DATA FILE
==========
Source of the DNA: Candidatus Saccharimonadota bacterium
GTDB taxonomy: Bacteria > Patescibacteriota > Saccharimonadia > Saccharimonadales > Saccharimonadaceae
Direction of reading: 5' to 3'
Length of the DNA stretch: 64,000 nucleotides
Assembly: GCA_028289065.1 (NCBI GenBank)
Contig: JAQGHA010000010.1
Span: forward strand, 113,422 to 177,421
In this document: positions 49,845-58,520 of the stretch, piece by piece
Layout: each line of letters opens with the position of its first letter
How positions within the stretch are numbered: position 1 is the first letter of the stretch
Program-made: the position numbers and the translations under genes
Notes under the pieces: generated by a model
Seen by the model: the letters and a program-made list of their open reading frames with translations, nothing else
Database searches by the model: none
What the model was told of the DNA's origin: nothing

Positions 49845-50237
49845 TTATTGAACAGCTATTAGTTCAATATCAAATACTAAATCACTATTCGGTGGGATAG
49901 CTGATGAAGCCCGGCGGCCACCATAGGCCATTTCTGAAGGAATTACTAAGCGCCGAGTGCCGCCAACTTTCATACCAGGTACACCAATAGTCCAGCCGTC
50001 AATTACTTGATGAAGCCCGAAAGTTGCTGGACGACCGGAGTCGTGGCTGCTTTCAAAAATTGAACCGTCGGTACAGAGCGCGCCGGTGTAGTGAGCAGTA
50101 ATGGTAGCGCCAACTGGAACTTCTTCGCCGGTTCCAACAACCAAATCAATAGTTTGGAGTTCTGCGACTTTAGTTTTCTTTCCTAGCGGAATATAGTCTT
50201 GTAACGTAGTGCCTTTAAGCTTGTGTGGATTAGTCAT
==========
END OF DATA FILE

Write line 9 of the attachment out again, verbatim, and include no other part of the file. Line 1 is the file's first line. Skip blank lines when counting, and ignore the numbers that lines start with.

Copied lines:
Layout: each line of letters opens with the position of its first letter